Stormwater occurs as a result of heavy rainfall or snowfall and can act as surface run-off into nearby lakes, rivers or soak into the soil. Stormwater run-off is capable of polluting nearby rivers and lakes based on the contaminants it picks along the way. Some of these pollutants include fertilizers, pesticides, oil, and soap which have the capabilities of causing events like eutrophication, depleting oxygen in water bodies and causing fish to die.
Before and After of Eutrophication Effects
Lately, stormwater capture is becoming a common occurrence to reuse water. Methods that collect, measure, treat, control, and deliver the stormwater are being implemented in both industries and homes. The United States LEED certification requires buildings to reduce water usage by 20% so these stormwater capture systems are increasing rapidly as more businesses apply to be LEED certified. A significant portion of stormwater tends to be used for irrigation purposes.
Graywater is untreated wastewater from the home, specifically those coming from bathroom sinks, washers, tubs, showers, and laundry sinks. Now, more people are using graywater for toilets, irrigation, and laundry uses. It has proven to be a cost-effective and efficient way to re-use water in both industries and homes.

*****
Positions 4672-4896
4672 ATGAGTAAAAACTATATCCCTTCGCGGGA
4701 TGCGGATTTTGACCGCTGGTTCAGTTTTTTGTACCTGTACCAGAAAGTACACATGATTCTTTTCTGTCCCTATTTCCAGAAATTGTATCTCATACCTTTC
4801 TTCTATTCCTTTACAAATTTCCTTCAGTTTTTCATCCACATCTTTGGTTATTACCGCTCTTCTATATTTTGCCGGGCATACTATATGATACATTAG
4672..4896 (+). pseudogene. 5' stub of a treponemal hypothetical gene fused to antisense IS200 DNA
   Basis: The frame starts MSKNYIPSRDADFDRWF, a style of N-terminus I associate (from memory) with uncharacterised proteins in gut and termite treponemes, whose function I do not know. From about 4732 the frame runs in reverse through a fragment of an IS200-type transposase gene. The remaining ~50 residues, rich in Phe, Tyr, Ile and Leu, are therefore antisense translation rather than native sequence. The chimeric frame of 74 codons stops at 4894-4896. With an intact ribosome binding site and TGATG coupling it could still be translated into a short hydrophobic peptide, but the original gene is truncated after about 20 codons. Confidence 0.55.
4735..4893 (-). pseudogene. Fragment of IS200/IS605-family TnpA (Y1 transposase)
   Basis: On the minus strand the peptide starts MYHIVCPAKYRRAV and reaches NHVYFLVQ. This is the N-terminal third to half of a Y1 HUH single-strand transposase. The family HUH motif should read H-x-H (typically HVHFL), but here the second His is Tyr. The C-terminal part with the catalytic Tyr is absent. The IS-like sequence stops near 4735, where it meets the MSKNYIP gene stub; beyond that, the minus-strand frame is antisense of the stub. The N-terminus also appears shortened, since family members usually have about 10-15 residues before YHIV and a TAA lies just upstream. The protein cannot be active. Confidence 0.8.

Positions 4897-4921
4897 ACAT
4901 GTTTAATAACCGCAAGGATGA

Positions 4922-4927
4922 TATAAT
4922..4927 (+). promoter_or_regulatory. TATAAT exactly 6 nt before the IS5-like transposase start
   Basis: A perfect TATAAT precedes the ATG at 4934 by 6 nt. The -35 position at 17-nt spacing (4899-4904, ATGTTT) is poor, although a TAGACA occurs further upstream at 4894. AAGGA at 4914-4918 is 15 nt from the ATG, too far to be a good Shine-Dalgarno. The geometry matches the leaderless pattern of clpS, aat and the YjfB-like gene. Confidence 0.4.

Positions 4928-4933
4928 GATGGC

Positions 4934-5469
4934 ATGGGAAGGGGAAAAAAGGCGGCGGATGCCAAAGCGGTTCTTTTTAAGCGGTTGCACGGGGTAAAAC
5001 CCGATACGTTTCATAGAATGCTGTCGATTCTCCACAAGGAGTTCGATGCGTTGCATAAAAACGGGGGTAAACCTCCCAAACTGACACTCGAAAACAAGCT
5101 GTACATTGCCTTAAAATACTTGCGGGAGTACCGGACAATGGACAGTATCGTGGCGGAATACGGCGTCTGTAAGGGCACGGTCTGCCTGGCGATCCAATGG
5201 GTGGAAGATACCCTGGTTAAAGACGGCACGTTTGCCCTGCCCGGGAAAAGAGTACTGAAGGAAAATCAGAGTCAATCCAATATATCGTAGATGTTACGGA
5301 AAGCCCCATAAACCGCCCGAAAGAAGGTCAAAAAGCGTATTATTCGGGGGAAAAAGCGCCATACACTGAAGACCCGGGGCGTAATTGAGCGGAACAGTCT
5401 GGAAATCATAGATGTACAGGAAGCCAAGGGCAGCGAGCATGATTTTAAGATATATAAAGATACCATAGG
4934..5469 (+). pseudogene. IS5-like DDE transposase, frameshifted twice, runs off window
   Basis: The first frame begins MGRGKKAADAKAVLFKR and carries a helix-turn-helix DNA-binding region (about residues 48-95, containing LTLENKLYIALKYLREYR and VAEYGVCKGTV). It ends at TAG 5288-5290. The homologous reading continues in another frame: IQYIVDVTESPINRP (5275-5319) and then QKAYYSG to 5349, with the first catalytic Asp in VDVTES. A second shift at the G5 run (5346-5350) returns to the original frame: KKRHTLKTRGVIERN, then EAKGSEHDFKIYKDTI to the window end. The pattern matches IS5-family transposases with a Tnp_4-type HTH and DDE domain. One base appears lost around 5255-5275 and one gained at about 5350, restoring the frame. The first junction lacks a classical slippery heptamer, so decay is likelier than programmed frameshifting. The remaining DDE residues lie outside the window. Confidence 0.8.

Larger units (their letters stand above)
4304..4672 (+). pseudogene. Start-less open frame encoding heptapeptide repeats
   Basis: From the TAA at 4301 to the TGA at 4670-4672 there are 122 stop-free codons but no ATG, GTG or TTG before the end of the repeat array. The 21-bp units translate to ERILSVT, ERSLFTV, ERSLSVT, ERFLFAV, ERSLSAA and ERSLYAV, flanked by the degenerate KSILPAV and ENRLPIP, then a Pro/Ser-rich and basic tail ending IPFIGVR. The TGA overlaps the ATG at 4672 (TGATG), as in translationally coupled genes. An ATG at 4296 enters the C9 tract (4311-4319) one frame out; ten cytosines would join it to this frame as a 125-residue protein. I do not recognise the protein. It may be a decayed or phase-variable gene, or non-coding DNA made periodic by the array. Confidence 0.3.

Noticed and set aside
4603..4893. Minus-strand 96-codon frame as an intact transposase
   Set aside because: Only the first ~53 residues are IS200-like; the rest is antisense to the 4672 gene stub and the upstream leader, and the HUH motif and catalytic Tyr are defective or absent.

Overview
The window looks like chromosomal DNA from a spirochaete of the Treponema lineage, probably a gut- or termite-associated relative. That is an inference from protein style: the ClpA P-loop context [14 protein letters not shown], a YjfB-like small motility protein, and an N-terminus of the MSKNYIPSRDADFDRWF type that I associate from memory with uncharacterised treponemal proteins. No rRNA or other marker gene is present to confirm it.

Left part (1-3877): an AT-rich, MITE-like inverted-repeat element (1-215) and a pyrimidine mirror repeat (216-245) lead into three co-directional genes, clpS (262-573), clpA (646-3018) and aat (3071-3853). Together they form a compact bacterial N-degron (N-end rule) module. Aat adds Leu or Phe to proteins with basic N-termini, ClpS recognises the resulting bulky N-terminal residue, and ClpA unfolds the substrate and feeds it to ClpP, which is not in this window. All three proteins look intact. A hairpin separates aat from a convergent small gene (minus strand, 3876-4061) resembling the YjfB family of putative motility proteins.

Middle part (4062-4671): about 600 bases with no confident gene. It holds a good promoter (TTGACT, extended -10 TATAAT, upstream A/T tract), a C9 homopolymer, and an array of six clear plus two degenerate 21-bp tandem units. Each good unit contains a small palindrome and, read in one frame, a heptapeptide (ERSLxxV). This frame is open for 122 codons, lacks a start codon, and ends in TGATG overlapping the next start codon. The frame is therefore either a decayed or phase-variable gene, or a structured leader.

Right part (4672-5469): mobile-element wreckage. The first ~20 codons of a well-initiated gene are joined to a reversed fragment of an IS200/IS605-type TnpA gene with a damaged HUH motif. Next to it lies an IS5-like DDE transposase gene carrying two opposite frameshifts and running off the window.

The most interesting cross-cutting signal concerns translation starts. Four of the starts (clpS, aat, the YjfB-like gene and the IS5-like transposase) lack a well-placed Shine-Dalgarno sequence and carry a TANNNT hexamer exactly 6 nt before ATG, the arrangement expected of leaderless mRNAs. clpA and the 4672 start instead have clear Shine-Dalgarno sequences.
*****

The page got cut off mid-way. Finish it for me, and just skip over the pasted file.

There are guidelines to consider when recycling graywater such as:
- Do not store graywater for more than 24 hours (bad odours)
- Do not have direct contact with graywater
- Have a simple system to reduce maintenance costs and time
Toilets are one of the culprits in water usage in our homes. Using graywater through a collection system such as collecting used shower water to flush toilets would not only save utility costs but also be beneficial to the environment. Irrigation is also a culprit - in this case, graywater can be sent through underground pipes to irrigate flora and vegetation.
It is important for all of us to keep an eye on how much water we use and to make sure we don't waste or use more than we need. Ambience Data's vision for the future is for good, clean water quality, abundancy, and sustainability. Currently, we monitor for parameters in water quality to ensure we can make this happen.